The horrors of Srebrenica helped to expedite a peace agreement that was finalized in November 1995, in Dayton, Ohio. The Dayton Accords were a welcome and necessary accomplishment, but in the twenty years since, it has become clear that the major powers that conspired to extract peace — the United States, the United Kingdom, and France, along with the U.N. — were not caught entirely unaware by what had happened in Srebrenica. Indeed, U.S. intelligence agents had seen, nearly in real time, satellite images of the slaughter. According to some critics, Srebrenica was sacrificed by the leaders of the Western powers for the sake of a peace deal.
The Dayton Accords stopped the Bosnian War, but because the deal was hammered out before there was a clear military victor, it relied on a complicated patchwork of ethnically organized governments that satisfied everyone and no one. Most saliently, it divided the country of Bosnia and Herzegovina into two quasi-autonomous “entities,” which coexist in a turbulent union. The Serbs were permitted to maintain much of the territory that they controlled at the end of the war — 49 percent of the country — in an entity that they called Republika Srpska. Meanwhile, the Bosniaks and the Croats were given control of the other entity, the Federation of Bosnia and Herzegovina, known colloquially as the Federation. Together the entities form a sort of bicameral nation, which is governed by a three-member presidency that consists of one Bosniak, one Serb, and one Croat. (The Brcko District, in northeastern Bosnia, formally belongs to both entities but governs itself.)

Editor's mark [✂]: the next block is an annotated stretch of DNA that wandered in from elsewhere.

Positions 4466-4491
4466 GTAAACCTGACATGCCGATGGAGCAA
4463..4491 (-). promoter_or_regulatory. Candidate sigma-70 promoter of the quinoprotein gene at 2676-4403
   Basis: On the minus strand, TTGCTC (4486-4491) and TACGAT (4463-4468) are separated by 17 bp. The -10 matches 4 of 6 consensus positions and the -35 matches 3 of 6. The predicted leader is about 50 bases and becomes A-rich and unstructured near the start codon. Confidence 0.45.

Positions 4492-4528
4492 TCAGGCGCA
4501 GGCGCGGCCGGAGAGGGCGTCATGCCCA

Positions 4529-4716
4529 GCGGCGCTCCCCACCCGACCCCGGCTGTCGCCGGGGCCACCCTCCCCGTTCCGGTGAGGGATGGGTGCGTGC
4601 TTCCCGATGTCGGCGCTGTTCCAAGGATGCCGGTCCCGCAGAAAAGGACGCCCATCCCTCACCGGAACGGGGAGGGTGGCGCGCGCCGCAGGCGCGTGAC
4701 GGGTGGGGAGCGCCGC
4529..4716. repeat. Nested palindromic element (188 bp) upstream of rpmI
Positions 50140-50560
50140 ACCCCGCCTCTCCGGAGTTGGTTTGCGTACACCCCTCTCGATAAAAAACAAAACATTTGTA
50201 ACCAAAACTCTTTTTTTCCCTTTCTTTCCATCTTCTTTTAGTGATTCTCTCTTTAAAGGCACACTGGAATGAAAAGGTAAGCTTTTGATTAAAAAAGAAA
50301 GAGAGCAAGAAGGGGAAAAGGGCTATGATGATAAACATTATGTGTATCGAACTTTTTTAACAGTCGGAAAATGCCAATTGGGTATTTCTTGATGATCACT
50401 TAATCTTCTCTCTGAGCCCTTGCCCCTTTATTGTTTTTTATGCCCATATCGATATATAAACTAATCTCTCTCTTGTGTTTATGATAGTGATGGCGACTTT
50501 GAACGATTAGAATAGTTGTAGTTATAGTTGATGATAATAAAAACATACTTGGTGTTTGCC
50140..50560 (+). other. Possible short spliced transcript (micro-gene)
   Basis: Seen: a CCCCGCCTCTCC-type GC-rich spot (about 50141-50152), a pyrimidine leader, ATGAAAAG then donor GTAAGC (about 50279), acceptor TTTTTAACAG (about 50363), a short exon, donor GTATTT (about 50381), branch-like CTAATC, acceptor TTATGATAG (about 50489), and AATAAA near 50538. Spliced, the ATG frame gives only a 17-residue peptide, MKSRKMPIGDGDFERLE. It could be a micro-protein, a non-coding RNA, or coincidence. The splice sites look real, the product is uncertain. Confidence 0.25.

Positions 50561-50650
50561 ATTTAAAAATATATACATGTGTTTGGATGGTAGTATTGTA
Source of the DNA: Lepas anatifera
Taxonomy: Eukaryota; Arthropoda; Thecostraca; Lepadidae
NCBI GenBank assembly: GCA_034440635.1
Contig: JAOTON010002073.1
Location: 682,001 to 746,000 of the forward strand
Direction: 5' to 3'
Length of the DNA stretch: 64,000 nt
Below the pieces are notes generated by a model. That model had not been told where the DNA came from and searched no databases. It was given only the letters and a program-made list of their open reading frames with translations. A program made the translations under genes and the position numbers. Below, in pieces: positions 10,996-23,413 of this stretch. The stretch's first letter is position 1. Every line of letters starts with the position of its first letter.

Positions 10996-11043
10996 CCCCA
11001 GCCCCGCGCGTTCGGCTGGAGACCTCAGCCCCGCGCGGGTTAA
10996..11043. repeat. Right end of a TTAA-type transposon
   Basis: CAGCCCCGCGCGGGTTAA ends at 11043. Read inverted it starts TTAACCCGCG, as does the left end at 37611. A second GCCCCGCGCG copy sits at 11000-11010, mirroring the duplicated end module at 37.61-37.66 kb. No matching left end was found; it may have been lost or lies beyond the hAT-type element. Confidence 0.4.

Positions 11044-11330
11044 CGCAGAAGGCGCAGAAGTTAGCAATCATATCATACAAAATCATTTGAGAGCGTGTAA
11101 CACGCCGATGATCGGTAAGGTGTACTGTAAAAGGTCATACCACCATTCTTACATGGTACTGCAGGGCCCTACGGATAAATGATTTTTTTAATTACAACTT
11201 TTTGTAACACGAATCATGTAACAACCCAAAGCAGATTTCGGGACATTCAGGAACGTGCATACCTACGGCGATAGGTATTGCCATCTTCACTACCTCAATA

Throughout the conflict, Serb and Croat leaders had lobbied to divide Bosnia along ethnic lines, but Richard Holbrooke, the American diplomat who was the chief architect of the Dayton Accords, felt that such a solution would legitimize the ferocious Serb nationalism that had incited the war. Even so, he would later look back with a measure of regret on some aspects of the partition: “We underestimated the value to [the Serbs] of retaining their blood-soaked name,” he wrote in his memoir. The country that Holbrooke and his team ultimately fashioned is extraordinarily complex: today there are fourteen separate governments, each with its own ministries and parliament, for a country of 3.8 million people.